A police car with flashing lights at night.

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On Friday, the Dallas Police Department and Dallas Fire Rescue announced a new way for people in need of emergency services to share their location with 911 dispatchers.

The departments have partnered with What3words, a geolocation service based in London. What3words is a website and app featuring a map that has divided the globe into 3-by-3 meter squares, each square corresponding to a unique chain of three words. For example, “shed-rocky-echo” corresponds to a 3-by-3 meter square in the DPD headquarters.

What3words can help those calling for emergency services give dispatchers a more exact location. It can also help people who may not know exactly where they are. For example, if an individual crashed a car in a remote location with no cross streets or mile markers visible, they could view their specific location using the What3words app and report the corresponding three words to a 911 dispatcher. Dallas first responders could then locate the scene of the accident by using those three words.

The map is used by zooming into an exact location and tapping or clicking a square. The square’s assigned three words will then pop up on the screen, which can be relayed to first responders. Dallas first responders then enter the three words to their own What3words map and in turn have an exact location to target.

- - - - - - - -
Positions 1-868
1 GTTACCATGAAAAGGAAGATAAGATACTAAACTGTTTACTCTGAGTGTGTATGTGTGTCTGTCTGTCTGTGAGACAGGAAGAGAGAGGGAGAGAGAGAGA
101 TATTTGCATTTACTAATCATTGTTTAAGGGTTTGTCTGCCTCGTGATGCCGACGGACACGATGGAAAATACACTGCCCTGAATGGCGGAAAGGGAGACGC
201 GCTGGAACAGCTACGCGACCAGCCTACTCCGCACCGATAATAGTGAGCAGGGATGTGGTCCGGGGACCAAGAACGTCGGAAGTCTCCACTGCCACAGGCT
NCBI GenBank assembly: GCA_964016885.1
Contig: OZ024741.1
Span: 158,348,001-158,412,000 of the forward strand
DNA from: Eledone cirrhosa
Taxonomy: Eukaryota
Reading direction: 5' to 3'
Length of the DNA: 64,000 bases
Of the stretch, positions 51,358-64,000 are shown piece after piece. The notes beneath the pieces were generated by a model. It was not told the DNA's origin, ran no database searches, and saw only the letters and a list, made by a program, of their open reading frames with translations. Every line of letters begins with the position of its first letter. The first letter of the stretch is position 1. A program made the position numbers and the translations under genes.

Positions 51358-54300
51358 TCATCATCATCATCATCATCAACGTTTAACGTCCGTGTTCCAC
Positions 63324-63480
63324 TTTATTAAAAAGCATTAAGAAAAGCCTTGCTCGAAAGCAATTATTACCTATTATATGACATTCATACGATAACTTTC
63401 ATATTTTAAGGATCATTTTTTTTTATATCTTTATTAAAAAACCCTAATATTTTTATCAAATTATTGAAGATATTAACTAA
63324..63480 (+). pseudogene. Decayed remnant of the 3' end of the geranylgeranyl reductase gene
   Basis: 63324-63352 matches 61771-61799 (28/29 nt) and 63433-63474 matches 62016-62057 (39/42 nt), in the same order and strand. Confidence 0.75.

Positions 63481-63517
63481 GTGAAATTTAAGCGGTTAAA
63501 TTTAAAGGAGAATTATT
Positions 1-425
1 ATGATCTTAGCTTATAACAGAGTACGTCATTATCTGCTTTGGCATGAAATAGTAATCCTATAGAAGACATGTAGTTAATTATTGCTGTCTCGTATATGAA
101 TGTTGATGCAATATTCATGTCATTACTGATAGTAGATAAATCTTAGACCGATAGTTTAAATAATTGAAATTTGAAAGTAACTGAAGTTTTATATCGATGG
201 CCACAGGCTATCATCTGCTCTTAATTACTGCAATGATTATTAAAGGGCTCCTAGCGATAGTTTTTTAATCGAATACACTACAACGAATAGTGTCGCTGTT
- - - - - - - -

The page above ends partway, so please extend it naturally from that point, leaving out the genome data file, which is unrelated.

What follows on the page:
“Being able to get a location quickly is everything in an emergency situation because time is crucial,” Police Chief Eddie Garcia said. “An additional tool like What3words will help us find a location quickly, and respond to an emergency faster to get help to those who need it.”

Some rescue crews in the United Kingdom, where What3words was first launched, have criticized the service for using similar-sounding words for different squares. If you report three words from the map to an emergency dispatcher, be sure to enunciate and provide spellings if necessary.

What3words is available for free at what3words.com and on iOS and Android mobile devices.